HPV: The Potentially Cancerous STD
Human papillomavirus (HPV), the virus strongly linked to cervical cancer, is one of the most common sexually transmitted diseases (STDs). What makes it different from other STDs is its widespread prevalence.
Two years ago, 22-year-old Cindy went in for her yearly pap smear. She endured the usual stress of the vaginal and cervical exam, and went home thinking nothing of it. When her gynecologist told her that her pap smear had come back abnormal with possible mild dysplasia and human papilloma virus (HPV)-associated changes, she was surprised, to say the least. Cindy had never heard of HPV, which is the virus that causes genital warts. Even more disconcerting was the fact that some strains of HPV are linked to cervical cancer. Since both her parents had died of cancer within the last three years, she was afraid that this condition would progress into cancer, too.
HPV most commonly causes genital warts. One million new people each year get HPV-related genital warts: small flat or raised areas on the genital skin (but often located in places hard to see without a specialized medical examination). This is in addition to the estimated 24 million who already suffer from them, according to the National Institute of Allergy and Infectious Diseases. Researchers estimate that, like Cindy, even more people contract HPV and never develop the warts.
Especially when acquired in early adolescence, HPV seems to eventually disappear from the body and may cause neither warts nor cancer. But in some women, HPV does cause cervical cancer, and this disease still leads to more than 2000 deaths in the US every year. Evidence of prior infection with HPV (usually Type 16 or 18) can be found in most women with cervical cancer. While relatively few women infected with HPV (even the cancer-causing types) ever develop cancer, many—like Cindy—do develop abnormal Pap smears that could lead to cancer if untreated. And, also like Cindy, many women have still never heard of HPV.
What Is HPV?
HPV is a virus, which means it is an organism that must live inside human cells and is far too small to be seen by the human eye, or even a microscope. Once inside a skin cell, HPV grows actively and may “integrate” itself into the cell’s DNA. There are many types of HPV, some of which cause only warts and some of which are associated with cancer or pre-cancerous Pap smear changes. Warts may appear on or in the vagina, cervix, penis, urethra, or anus. They are usually flesh-colored bumps, appearing alone or in cauliflower-like clusters. Most are painless, though some are painful, itchy, or both.
But most HPV types cause invisible warts or no warts at all. Some "subclinical" (undetected) infections surface as dysplasia (abnormal cells) on a pap smear. While men are commonly infected, they don’t seem to suffer serious consequences, even from the cancer-causing types like HPV 16 and 18. Only rarely have these viruses been identified in cases of penile cancer, itself a very rare cancer.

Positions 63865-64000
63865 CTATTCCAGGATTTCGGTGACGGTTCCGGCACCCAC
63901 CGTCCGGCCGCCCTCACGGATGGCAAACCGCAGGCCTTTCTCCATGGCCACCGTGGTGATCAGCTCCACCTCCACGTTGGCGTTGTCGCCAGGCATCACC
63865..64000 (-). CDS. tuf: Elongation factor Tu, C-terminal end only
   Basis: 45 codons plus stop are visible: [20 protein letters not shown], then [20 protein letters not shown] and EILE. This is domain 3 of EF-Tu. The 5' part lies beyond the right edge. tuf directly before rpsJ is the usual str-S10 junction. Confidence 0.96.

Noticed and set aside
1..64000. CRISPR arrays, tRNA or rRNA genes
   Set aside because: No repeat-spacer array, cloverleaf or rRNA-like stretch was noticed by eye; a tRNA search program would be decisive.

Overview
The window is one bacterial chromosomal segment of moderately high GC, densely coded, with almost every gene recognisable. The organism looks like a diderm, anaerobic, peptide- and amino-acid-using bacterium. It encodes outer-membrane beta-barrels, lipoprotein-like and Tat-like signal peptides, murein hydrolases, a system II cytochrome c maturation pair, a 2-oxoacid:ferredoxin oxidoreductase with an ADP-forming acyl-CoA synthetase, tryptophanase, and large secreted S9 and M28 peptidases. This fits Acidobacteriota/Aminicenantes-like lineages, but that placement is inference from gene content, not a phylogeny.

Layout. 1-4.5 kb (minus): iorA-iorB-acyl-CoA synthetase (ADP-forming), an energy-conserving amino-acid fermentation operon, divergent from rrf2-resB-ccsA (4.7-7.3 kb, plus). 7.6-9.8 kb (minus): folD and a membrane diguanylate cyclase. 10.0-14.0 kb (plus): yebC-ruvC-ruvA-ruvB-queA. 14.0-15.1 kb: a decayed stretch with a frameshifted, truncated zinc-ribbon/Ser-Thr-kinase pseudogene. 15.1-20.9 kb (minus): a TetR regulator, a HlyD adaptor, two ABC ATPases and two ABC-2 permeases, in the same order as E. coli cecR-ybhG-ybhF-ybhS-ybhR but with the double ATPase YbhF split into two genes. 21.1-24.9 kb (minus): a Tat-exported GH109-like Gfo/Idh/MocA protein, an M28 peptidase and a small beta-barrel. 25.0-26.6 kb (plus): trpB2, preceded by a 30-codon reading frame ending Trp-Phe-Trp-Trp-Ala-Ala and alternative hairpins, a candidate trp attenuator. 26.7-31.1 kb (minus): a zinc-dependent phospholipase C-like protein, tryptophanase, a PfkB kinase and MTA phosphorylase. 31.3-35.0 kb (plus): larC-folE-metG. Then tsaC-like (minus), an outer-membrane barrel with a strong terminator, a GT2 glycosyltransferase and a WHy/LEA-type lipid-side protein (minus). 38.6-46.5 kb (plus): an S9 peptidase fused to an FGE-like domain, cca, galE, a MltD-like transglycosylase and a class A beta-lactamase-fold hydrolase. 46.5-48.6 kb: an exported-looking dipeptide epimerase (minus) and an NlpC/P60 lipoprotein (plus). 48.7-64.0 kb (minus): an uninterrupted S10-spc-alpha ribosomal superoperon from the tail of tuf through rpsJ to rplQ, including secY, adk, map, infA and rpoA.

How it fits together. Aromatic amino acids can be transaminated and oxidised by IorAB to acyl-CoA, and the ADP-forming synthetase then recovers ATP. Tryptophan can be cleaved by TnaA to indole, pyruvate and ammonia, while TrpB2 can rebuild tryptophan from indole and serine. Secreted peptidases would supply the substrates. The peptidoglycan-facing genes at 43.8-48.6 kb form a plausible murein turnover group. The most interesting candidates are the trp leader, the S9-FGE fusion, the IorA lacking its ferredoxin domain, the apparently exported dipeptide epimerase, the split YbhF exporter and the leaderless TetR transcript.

How Is HPV Spread?
Unlike most sexually transmitted diseases, HPV travels via skin, especially genital contact, and not via blood or body fluids. Transmission risk is high. One study at the University of Washington found HPV in 80% of people with a lifetime history of less than five sex partners. Even a condom isn't entirely protective because it leaves bare the vulva, anus, scrotum, and penis. It's also possible for pregnant women to pass HPV to their babies during delivery. Long-term studies are underway to clarify the extent and seriousness of this risk.
With HPV, like many other STDs, being symptom-free doesn't mean that it's entirely safe to have sex without risk of transmission. Even if the warts can't be seen or aren't present, HPV can still be contagious.
Does HPV Mean Cancer?
HPV is not synonymous with cancer. Though certain subclinical types of HPV turn up in most cervical cancers, the wart-forming types almost never cause cancer. Both high- and low-risk types of the virus can cause abnormal pap smears, but cancer is a rare event and can almost always be prevented by following guidelines for frequent Pap smears.
In addition to HPV, behaviors like smoking, multiple sex partners, and having sex at a young age also possibly heighten the risk of cervical cancer.
How Would I Know If I Have HPV?
Genital warts are clear evidence of HPV. Otherwise, most people never know for certain that they have the virus unless they have an abnormal Pap smear or a positive DNA test for the HPV virus. The optimal use of HPV DNA testing has yet to be defined. It likely has value as follow-up for some kinds of Pap smear abnormality and may even be valuable when done along with a Pap smear in women older than 30. HPV DNA testing in younger women is controversial because in many of these individuals the virus will disappear spontaneously, apparently leaving no residual increased risk of cancer.